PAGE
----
The River

Allison Douma


March 19, 2016

One of the first things that I learned about my village of Mako was that the Gambie river flows right through the middle of it. I grew up in Richmond, Virginia where we call ourselves “The River City”, so I was beyond excited to have a river in my new home because it would feel like home. Upon arriving to my community the river became a huge part of my life. The women bath, clean dishes, and fish at the river and then bring the water back to their compounds to cook, clean, or water plants. Without that river life would be very frusturating and a lot less fun for women. It would mean 4 or 5 trips to the water pump every day, which for my family is not close to our compound. It was also be a lot less fun. One of the best parts of my day is going to river and bathing or washing clothes with my sisters and seeing all the women from the neighborhood laughing and gossiping. I have also discovered that there is a British gold mining company in Mako called Toro Gold that plans on polluting the river, so that nobody will be able to use river, specficially for fishing and washing lettuce and other vegetables. This not only endangers the health of the people who depend on the river for fish, but it also endangers the hippos that live in the river. This also doesn’t just effect Mako, it effects the whole river.

 

What angers me most about this situation is that how much Toro Gold is exploting the people. They explained to the village elders what was going to happen to river, but promised to buy them a new health post, books for the school, new pumps, help them bring electricty to the village, and that they would be providing jobs to the people of Mako. When I talked to my Senegalese mom about this she said “si a jogake nyeri e goto okima nyeri a namay, ka?” or “if you don’t have food and someone gives you food then you eat it, right?” She is right. This company is exploting people who feel helpless. They understand how bad this is for their environment and how it will effect their lives, but they also need and want new books, a better health post, and of course jobs. Who am I to deny them all these things that they need, when in a few weeks I will be going to back into a world of extreme privilege, but who is this company that knows better than to destroy the environment and pollute an essential river.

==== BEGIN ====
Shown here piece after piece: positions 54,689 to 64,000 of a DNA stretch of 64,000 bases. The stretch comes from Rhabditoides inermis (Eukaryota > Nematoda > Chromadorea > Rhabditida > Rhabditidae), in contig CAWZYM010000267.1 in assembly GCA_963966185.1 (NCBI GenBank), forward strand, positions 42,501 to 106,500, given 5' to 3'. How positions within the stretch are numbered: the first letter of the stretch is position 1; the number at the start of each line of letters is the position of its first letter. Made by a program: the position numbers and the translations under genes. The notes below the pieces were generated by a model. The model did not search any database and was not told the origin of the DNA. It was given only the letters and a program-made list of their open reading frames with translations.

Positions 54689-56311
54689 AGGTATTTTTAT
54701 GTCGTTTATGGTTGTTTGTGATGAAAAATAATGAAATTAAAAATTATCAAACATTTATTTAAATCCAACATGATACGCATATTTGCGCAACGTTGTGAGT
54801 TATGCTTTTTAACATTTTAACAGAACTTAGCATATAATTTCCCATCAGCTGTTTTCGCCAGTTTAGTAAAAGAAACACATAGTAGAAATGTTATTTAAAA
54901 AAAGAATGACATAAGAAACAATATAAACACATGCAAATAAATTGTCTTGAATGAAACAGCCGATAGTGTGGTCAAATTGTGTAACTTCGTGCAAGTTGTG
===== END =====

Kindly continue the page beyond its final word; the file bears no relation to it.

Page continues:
Throughout this year I have thought a lot about foreign aid. I have seen some very influential and important foreign aid, such as Toastan, which is trying to stop female circumcision. Toastan employs a lot of Senegalese women and I have seen how is empowers women to break down many of the gender barriers that hurt Senegalese society, but Toro Gold is not foreign aid. This is foreign exploitation. This is something that would have happened during colonialism. I assumed that everyone wanted to help poorer countries improve and become a bigger part of the world’s economy, but how can they do that when other countries are coming in and stealing their resources. What if Senegal could pocket the billions of dollars that is expected to come from this gold mine? What if developed countries took the responsibility to respect environments and help development economies of less developed countries?

 

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Allison Douma